But, if you want something a little warmer or heartier, pache is also a popular Iranian dish that is a soup made from sheep’s head, feet, and other parts!

Lunch and Dinner

Typical Iranian lunch and dinners will be a well-balanced mix of meat, beans, vegetables, herbs, dairy, nuts, and fruits served with rice or bread. The most common animal proteins are poultry, beef, lamb, and fish. Stew over rice is probably the most popular dish throughout the country, but soups, kebabs, and rice dishes are also staple meals.

Now that you can picture some of the common meals enjoyed by Iranians all over the world, it’s time to get up to speed on 3 key features of Iranian cuisine that you cannot do without: rice, bread, and spices.


Rice has not only been a significant staple of Persian food since the first century BCE, it has even been called the “crown jewel of Persian cuisine.” It is daily enjoyed as main dishes, side dishes, and desserts throughout Iran. 

Although there are many types of rice cultivated in Iran like champa, domsiah, and gerdeh, they aren’t always easy to get your hands on outside of Iran. However, rice from India with long and slender grains made its way into Iran long ago, so basmati is a great rice to use when cooking Iranian food outside of Iran.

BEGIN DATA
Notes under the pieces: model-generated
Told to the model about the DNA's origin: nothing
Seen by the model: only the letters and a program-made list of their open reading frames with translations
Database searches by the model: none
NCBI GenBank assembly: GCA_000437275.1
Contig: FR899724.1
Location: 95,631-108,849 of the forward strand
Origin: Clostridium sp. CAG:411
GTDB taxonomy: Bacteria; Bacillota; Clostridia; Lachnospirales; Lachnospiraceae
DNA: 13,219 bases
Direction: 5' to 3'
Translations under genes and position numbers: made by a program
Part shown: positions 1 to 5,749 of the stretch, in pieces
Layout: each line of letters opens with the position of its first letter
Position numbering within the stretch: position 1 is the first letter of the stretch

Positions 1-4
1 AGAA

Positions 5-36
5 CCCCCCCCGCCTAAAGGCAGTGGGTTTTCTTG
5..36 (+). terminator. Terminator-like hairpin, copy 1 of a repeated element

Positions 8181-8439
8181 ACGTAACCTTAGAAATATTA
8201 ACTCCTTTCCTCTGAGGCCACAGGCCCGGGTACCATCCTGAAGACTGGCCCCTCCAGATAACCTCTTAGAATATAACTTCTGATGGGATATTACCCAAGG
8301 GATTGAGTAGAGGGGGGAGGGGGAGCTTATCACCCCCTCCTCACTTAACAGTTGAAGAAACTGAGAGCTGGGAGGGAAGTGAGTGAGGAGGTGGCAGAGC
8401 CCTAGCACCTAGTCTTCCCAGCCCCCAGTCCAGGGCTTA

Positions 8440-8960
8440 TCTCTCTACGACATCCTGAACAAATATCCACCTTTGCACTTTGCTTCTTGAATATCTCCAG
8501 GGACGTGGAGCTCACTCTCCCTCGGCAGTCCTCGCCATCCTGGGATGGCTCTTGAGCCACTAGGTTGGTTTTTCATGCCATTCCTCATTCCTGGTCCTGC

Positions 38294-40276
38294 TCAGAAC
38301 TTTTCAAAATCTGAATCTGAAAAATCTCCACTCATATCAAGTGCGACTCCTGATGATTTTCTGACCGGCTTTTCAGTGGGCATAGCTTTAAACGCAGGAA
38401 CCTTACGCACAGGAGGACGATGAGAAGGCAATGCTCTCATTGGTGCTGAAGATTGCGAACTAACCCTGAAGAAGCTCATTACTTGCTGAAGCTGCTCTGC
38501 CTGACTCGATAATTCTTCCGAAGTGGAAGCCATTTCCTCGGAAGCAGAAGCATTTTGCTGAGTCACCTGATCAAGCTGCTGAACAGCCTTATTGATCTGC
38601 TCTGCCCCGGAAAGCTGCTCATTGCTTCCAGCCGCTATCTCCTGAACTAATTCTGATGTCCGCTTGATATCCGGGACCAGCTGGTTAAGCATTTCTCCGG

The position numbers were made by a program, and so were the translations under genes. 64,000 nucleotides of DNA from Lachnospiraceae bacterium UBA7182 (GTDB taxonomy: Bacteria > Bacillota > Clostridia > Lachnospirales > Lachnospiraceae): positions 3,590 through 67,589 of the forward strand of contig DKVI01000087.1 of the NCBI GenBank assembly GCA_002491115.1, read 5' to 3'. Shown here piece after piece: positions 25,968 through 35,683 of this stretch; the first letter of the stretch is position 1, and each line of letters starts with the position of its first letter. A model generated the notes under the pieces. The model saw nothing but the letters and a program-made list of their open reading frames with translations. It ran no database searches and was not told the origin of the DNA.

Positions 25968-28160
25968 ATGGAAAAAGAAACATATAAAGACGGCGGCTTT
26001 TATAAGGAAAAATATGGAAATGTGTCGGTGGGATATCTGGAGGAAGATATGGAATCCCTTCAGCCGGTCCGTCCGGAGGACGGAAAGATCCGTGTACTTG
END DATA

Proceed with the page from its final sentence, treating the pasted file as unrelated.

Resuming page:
Cooking Iranian rice is like its own art form. It often goes through soaking in salted water, boiling, and steaming before being transformed into its final delicious rendition. 

There are 4 primary methods for preparing rice:

  • Chelow plain rice served alongside a stew or kebab
  • Polow like pilaf with ingredients like vegetables, fruits, and beans mixed into the rice
  • Kateh rice that is cooked until the water is absorbed completely
  • Dami a mixed rice dish with all ingredients cooked together in one pot

Before we move onto bread, it would be remiss to talk about Iranian rice without mentioning tadig! Tadig literally translates to bottom + pot and is a golden, thin, and crunchy layer at — you guess it! — the bottom of the rice pot. This crunchy layer can also be created using elements other than rice, like a thin bread or potato slices that line the pot base.


Bread is just as important as rice when it comes to Iranian food because basically all meals are eaten with rice or bread. So, it naturally follows that Iran has a wide range of delectable breads that vary regionally to reflect their neighbors in baking methods and flavor profiles.

  • Lavash a very thin round or rectangular flatbread that is the most common in Iran